On top of this, tracking progress allows you to see if goals need to be reassessed. For example, major changes in the external or internal environment may necessitate increasing or decreasing the Key Result metric, or perhaps keeping this the same but moving the due date.
You may also want to make decisions about committing more resources to an OKR in order to get it over the line on time. All of these decisions are made possible by having progress visible at the click of a button.
Reassess goals quarterly
If teams are comfortably achieving their OKRs, they’re too low. A good rule of thumb is that Key Results should be fulfilled at 60-75% of the target level. In most cases if an OKR is fully achieved it wasn’t stretch enough. It’s worth reassessing goals on a quarterly basis to ensure they continue to challenge your teams and goals are also kept in line with current priorities.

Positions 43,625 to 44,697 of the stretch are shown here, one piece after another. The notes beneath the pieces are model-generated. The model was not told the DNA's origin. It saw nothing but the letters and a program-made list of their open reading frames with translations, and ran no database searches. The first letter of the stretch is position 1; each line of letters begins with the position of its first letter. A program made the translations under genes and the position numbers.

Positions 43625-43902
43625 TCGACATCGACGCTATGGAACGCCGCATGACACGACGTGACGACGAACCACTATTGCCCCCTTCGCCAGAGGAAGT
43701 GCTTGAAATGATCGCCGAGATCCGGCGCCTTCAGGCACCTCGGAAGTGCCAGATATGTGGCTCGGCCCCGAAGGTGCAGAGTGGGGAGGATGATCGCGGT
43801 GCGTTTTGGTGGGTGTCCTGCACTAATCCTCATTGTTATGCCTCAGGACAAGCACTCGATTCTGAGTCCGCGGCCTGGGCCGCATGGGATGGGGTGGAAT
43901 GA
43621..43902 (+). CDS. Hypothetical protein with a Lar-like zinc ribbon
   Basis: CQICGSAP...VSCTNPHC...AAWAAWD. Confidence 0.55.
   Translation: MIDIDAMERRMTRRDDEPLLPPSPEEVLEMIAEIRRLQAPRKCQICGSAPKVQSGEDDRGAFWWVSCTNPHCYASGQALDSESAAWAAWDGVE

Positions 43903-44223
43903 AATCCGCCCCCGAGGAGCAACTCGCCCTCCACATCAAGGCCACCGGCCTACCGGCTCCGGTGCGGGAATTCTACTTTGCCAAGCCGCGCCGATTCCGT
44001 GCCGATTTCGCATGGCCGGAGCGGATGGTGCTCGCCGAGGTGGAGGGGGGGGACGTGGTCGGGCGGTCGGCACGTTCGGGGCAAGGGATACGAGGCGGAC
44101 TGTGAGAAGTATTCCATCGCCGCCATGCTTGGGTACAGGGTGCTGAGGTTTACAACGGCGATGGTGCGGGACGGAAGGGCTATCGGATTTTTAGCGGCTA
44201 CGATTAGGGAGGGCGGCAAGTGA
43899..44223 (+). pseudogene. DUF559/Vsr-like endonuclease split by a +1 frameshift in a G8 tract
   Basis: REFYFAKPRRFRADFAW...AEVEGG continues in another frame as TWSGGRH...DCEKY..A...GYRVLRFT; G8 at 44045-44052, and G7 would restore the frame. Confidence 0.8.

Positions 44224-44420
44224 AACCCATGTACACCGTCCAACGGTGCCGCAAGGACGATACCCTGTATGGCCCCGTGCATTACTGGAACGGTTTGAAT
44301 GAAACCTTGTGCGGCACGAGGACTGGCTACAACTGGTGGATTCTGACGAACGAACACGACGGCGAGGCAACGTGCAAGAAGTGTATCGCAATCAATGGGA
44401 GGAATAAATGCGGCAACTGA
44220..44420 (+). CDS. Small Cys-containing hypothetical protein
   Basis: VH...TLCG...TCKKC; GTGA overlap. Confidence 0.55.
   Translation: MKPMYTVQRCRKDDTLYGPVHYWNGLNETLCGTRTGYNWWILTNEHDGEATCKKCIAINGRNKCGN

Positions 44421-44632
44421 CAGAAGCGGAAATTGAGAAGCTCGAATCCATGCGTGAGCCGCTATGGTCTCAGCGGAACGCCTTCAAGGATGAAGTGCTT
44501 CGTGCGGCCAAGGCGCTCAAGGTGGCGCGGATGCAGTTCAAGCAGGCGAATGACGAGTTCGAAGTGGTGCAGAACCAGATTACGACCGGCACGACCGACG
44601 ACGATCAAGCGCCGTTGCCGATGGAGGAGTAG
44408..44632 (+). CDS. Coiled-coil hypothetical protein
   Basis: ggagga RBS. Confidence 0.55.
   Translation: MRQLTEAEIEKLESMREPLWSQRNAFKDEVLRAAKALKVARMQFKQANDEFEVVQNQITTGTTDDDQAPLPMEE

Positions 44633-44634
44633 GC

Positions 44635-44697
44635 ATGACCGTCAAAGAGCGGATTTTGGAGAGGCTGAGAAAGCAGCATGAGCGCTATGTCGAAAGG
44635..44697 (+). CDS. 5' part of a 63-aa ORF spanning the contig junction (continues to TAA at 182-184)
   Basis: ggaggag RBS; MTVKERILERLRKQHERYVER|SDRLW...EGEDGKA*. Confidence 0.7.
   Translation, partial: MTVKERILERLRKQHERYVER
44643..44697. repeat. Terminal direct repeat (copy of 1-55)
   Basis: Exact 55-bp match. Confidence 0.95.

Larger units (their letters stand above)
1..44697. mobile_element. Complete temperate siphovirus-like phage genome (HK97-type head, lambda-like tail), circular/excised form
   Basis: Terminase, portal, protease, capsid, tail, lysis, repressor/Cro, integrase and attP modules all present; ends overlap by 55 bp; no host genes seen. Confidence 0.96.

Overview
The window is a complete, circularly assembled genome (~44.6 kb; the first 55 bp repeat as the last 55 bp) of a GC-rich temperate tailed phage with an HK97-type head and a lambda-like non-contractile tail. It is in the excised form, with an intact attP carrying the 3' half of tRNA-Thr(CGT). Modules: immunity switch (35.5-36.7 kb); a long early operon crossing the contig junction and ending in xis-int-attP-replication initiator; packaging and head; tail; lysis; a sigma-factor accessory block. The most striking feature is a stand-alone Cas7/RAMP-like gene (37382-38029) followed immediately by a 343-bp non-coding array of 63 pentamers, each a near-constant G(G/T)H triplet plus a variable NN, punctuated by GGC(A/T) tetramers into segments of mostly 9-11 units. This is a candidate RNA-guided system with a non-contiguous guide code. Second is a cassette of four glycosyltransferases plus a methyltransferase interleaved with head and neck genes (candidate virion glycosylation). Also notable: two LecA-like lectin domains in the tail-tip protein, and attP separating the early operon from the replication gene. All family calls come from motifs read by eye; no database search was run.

This makes OKR setting a cyclical process that is constantly happening and gradually driving your organisation to higher and higher levels of success. Setting OKRs right and committing to the process over the long term is by far the best way to get the most value from this technique!
Most importantly, if they don’t work the first time, refine your process and try again. As long as you have the data in front of you, this should be easy.
So there you have it, our guide on how to set OKRs in your business. Remember, being able to manage all your people’s goals in one place is easy when you have the right tools. If you’d like to learn more about managing goals through intelliHR, get started here.